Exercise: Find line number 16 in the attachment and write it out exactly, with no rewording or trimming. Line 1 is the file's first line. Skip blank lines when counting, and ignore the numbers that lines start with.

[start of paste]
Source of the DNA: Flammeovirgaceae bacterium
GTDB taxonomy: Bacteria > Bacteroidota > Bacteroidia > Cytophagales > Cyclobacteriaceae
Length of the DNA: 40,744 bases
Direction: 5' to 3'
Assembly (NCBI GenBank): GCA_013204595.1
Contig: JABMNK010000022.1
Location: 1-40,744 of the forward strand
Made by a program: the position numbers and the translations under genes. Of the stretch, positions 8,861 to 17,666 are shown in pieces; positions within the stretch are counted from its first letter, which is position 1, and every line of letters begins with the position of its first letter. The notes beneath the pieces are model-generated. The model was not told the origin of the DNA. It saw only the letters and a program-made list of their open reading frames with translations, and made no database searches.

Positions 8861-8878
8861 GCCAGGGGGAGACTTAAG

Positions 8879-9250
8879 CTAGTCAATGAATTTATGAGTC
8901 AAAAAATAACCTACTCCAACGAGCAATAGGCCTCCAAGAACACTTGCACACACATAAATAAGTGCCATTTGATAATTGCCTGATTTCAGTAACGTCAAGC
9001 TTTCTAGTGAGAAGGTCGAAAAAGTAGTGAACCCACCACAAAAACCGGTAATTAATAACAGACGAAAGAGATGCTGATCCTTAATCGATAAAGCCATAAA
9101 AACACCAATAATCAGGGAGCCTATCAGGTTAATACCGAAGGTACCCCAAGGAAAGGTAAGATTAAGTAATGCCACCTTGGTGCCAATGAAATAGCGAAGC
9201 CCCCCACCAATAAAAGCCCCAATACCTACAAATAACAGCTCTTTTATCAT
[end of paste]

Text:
9201 CCCCCACCAATAAAAGCCCCAATACCTACAAATAACAGCTCTTTTATCAT